Summer In The City: Rents Rise With Temperatures, But Deals Are Still Out There

You’ve got your fired-up barbecues, of course. And the beach trips and baseball games and farmer’s markets and sweltering subway stations and, with ever more frequency, weather nice enough to induce the urge to simply lie down and relax wherever or take long, otherwise unmotivated walks. All of which is to say that it’s officially and incontrovertibly summer in New York City. With all those good things (and the sweltering subways, which one eventually just learns to deal with) comes another NYC summer tradition -- the arrival of the annual warm-weather boom in Manhattan real estate. We noted its first green shoots in the Luxury Rentals Manhattan blog last month, and -- same as it does every summer -- the Manhattan luxury rental marketplace is in something very much like full bloom as July arrives.

Of course, as anyone searching for an apartment in NYC already knows, the words “strong Manhattan real estate market” bode better for landlords than those browsing Manhattan rental listings. But there’s good news for both renters and landlords alike in June’s luxury rental statistics. Sustained high demand and lower vacancy rates will (as they usually do) delight landlords. But those browsing Manhattan rental listings can take heart knowing that there are still plenty of deals to be had on luxury rental apartments.

Zoned In: Will Rezoning Make It Easier to Rent in Tribeca?

Recently, Luxury Rentals Manhattan posed a question that anyone searching for a NYC rental apartment has surely asked him or herself: "Are Manhattan rental apartments now a rich person thing?" It’s no secret that New York City is the nation’s most expensive place to rent, and although -- given how much more expensive it is to buy a Manhattan apartment -- renting in Manhattan still seems like the way to go, it's all relative: MNS’ figures show that in May 2011, rental prices increased by 6% from last year’s average. That's overall, though, and as anyone browsing Manhattan rental listings has surely noticed by now, rental prices, while high throughout Manhattan, are highly variable, even between bordering neighborhoods. Averaging studio, one-bedroom, and two-bedroom costs for each part of Manhattan shows that Tribeca is New York’s most expensive place to rent, while Harlem is the cheapest. That’s not particularly surprising, but some of their findings are. Contrary to popular belief, or common sense for that matter, renting in the Upper East Side is actually less expensive than renting in Greenwich Village, the Upper West Side, or Chelsea. So what does any of this have to do with rezoning North Tribeca and lowering housing costs?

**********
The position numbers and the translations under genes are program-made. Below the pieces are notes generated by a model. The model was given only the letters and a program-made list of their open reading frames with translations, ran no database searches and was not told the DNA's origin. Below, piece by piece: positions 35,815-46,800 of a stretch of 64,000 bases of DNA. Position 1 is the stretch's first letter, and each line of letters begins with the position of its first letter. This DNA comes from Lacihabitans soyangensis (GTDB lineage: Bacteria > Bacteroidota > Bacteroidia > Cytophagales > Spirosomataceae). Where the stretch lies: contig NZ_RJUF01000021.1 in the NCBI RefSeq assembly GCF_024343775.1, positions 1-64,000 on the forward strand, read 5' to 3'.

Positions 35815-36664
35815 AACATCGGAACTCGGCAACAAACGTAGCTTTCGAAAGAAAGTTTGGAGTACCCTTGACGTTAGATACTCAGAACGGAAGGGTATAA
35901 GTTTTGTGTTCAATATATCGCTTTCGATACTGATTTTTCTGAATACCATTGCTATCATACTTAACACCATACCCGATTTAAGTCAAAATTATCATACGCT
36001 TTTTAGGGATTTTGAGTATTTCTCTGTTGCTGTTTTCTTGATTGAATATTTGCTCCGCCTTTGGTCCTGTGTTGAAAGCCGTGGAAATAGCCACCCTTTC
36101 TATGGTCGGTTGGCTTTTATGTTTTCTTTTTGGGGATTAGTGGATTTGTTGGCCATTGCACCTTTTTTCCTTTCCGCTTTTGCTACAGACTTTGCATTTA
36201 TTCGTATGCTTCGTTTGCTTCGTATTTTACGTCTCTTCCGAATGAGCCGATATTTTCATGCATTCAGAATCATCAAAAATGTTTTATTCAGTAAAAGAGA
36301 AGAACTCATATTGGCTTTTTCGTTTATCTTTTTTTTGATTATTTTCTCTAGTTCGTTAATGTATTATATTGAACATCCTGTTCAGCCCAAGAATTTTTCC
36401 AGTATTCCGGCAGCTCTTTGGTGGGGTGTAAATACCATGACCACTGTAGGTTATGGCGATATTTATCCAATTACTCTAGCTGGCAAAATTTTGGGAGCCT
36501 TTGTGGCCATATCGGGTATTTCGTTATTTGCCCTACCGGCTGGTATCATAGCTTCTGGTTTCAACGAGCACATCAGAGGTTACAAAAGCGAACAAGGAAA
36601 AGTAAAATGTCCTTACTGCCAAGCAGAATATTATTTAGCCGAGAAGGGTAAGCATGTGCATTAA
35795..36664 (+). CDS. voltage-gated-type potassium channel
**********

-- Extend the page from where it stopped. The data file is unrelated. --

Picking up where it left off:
High Five (Figures): Demand For Ultra High-End Manhattan Rentals Continues Surge

The Manhattan real estate market is a complicated thing, as any regular Luxury Rentals Manhattan visitor -- and anyone who has ever tried to find a rental apartment in Manhattan -- could tell you. But one of the most peculiar features of the ongoing turnaround in the Manhattan rental marketplace is just how much more quickly the market for high-end Manhattan luxury rentals has turned around than has, say, the market for $2500-per-month Manhattan rental apartments. Given that there are more people in New York capable of paying more modest monthly rents than there are those willing or able to cut five-figure checks on the first of each month, the turnaround would seem to be somewhat backwards. But this is Manhattan real estate, and the top-down turnaround has become both harder and harder to ignore and -- per a recent New York Times report -- even more pronounced in the early months of summer. The demand for five-figure NYC rental apartments has been higher than that for smaller, less expensive Manhattan apartments.  So, what exactly does this mean for Manhattan real estate?

Are Manhattan Rental Apartments Now A Rich Person Thing?

Rich people things: New York City is full of them, from the hundred different takes on seared foie gras to the chilly boutiques of Soho and so on up and down the market. While our media has done a good job of making sure that New Yorkers are up on the latest trends among very wealthy New Yorkers -- and we've certainly done our part here at the Luxury Rentals Manhattan blog, at least insofar as noting the popular renting-a-condo trend among the city's  star athletes -- there's a sense, at least for those of us still living in the actual-existing economy, that these are trends not worth chasing. Which makes it all the more appealing that, albeit at the highest of high-end price points, the wealthiest New Yorkers are now making like everyone else in NYC. Where most of us live in Manhattan rental apartments, the richest New Yorkers long turned to ultra-exclusive co-ops. Now, though, with uncertainty the word throughout the economy, New York's rich are opting to do what everyone else does -- and rent. Yes, they're renting the highest of high-end Manhattan rentals, but for the wealthiest New Yorkers as well as everyone else, renting seems to be the move. The reasoning behind it, unsurprisingly, is proof that -- at least when it comes to finding a place to live in NYC -- the rich are not so very different from you and I.